Hooks: Obstacles To Your Target Stage

As you Stage Climb, you’ll encounter hooks – parts of yourself that act as  obstacles standing in your way of living life at your target stage.

Hooks are anomalies to the way you normally function. Think of them as your  connections to stages other than your default stage, which is the stage that you  tend to identify with currently.

I use the word “hook” as a metaphor, because these lower-stage hooks do keep  you hooked to a lower stage. You might also call them your “hang-ups.”

In Stage Climbing, hooks are your thoughts, feelings, and/or behaviors that are  characteristic of stages (other than your default stage) in a given life area. And in  order to be considered a hook, it needs to be identified with a specific stage.

I believe hooks develop for so many reasons: genetic/nature and/or  environmental/nurture. Too often the hook’s origin is not clear or even traceable.  For this reason, I rarely spend a lot of time exploring the origin of a hook. Instead,
I help people identify, understand, manage, and remove them.

As you will see, this is an extremely important part of the Stage Climbing  process, as it is a key to resolving your most daunting issues.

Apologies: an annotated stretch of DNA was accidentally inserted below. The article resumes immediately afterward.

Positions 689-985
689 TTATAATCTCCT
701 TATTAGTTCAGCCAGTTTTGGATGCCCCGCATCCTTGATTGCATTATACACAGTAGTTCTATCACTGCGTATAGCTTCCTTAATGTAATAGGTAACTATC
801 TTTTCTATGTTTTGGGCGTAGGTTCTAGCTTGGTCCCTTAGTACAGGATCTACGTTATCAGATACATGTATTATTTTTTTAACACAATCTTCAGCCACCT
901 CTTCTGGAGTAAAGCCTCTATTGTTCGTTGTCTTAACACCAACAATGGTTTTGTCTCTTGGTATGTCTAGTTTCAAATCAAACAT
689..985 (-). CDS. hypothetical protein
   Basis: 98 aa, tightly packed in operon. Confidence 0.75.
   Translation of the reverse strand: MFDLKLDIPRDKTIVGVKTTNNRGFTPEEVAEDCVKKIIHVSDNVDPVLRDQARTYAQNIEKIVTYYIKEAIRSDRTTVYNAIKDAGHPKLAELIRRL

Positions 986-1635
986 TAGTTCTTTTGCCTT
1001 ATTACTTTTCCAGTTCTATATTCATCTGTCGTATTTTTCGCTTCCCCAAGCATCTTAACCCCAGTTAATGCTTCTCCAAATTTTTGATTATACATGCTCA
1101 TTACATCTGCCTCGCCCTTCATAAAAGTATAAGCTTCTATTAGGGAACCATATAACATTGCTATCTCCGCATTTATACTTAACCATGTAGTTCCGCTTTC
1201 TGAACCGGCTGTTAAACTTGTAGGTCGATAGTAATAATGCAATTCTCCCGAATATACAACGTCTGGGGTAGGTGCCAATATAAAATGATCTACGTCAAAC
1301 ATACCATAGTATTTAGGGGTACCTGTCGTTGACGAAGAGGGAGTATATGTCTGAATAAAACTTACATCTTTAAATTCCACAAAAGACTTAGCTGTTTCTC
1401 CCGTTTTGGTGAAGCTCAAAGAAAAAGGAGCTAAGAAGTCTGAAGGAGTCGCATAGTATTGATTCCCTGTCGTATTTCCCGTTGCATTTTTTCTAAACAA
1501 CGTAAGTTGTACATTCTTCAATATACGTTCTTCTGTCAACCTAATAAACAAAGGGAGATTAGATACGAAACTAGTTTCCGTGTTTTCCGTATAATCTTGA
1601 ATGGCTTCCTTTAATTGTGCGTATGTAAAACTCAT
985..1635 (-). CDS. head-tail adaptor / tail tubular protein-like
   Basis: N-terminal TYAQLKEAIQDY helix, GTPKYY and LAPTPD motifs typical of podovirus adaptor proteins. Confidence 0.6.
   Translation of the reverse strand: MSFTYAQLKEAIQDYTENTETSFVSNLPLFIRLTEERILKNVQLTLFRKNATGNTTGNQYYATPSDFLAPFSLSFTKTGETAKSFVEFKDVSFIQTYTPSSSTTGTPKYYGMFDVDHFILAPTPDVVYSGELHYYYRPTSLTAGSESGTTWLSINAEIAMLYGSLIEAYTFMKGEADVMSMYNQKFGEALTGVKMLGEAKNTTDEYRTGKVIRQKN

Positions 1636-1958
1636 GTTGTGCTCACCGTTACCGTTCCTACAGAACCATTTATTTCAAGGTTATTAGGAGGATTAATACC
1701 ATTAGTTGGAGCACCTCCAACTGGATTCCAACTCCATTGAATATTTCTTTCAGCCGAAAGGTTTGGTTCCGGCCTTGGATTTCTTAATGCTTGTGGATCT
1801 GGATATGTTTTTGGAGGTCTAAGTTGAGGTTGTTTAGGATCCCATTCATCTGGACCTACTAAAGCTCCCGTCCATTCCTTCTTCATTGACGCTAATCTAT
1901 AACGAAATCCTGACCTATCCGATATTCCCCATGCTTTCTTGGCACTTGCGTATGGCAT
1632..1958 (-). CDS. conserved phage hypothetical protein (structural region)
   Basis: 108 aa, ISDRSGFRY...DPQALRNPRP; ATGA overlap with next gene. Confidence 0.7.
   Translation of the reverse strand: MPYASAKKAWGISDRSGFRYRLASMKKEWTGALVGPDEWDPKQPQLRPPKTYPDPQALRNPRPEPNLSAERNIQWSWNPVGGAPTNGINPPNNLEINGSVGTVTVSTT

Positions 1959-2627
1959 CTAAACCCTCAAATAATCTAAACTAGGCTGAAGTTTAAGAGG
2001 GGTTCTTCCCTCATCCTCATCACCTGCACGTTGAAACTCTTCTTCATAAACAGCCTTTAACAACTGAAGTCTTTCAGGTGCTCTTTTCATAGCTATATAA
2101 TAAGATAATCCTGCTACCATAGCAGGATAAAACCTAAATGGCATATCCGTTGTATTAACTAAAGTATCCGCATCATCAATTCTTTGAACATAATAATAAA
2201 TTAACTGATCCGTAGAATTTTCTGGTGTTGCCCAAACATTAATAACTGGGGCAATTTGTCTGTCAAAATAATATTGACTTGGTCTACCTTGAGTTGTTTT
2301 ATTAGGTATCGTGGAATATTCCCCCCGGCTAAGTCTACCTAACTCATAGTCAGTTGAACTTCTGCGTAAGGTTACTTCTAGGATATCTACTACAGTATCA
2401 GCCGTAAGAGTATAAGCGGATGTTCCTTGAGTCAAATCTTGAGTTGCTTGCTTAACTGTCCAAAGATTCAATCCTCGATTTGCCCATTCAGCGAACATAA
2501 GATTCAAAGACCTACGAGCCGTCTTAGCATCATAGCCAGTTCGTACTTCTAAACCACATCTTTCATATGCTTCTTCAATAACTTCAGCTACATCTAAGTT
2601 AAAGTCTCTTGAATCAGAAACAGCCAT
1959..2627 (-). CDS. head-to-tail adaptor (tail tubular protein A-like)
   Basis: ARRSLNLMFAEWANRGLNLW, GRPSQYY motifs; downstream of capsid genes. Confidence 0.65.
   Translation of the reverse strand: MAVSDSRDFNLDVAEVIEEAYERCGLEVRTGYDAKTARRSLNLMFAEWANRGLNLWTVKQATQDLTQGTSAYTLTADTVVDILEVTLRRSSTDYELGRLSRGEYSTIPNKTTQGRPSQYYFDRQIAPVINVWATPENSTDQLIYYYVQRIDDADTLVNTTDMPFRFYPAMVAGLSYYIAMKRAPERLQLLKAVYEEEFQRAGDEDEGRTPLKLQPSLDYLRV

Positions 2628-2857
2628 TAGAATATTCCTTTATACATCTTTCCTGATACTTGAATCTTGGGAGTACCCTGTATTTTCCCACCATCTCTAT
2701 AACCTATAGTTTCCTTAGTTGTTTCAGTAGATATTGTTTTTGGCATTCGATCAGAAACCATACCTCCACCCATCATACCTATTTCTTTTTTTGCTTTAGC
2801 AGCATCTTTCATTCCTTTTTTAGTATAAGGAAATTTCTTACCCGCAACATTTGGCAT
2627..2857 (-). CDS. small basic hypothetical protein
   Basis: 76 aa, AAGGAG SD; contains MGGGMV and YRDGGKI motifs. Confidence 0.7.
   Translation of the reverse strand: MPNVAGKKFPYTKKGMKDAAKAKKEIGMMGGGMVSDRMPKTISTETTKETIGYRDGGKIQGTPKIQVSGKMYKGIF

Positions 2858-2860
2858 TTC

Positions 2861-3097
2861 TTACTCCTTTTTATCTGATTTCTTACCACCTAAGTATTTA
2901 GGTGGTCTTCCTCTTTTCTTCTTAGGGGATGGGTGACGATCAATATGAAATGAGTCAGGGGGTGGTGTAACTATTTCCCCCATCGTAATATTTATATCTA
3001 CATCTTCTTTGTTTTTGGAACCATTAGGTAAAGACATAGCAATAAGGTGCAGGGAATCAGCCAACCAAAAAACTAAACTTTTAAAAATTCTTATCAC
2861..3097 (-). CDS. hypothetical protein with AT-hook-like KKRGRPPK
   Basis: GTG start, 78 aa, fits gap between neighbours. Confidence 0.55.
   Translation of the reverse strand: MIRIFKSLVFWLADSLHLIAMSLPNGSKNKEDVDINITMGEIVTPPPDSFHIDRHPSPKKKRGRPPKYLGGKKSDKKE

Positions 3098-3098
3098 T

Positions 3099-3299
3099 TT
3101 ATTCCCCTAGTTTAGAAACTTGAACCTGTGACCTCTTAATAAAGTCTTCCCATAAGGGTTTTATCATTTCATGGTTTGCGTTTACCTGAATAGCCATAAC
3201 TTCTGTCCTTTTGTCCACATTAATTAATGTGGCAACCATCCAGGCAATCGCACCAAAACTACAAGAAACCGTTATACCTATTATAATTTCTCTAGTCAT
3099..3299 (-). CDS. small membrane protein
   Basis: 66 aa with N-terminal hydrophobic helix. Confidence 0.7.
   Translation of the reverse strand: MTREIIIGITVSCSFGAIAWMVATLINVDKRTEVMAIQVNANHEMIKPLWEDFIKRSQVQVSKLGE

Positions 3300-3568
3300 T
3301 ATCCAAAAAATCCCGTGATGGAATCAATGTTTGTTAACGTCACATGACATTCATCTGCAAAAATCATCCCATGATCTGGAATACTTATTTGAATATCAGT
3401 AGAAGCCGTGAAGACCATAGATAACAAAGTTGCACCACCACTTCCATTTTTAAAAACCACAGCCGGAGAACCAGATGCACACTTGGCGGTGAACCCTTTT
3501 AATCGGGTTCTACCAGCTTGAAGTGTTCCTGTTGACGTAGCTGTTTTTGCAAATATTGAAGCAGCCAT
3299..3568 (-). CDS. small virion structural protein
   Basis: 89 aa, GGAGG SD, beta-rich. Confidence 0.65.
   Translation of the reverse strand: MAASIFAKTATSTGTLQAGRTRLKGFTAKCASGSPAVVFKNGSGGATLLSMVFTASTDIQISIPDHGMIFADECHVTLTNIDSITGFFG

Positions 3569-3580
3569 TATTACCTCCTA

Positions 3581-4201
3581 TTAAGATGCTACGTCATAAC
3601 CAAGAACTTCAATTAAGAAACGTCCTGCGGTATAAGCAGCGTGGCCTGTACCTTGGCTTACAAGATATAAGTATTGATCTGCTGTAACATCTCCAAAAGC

Sometimes a hook to a lower stage is like a “fly in the ointment.” explaining why  you have difficulty enjoying life or some important aspect of it. Some hooks are  blind spots – you don’t realize you have them, but others around you might.

Sometimes you are very aware of having other hooks and often only you are the  one aware of them. In this case, they might be some of the parts of yourself that  you choose not to change or to share with anyone else.

The question you need to ask yourself regarding a problematic hook is whether  or not you are willing to do what it takes to “unhook” it. Do you want to manage  it, remove it, or neutralize it?

Hooks can sometimes work for you in certain specific situations – and when they  do, enjoy and cultivate them. But as you learn more about the lower stages, you’ll  see that more often they tend to hold you back.

More about hooks next week.